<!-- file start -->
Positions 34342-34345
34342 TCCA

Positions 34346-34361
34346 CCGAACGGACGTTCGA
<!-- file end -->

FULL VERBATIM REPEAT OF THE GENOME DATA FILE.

Positions 34342-34345
34342 TCCA

Positions 34346-34361
34346 CCGAACGGACGTTCGA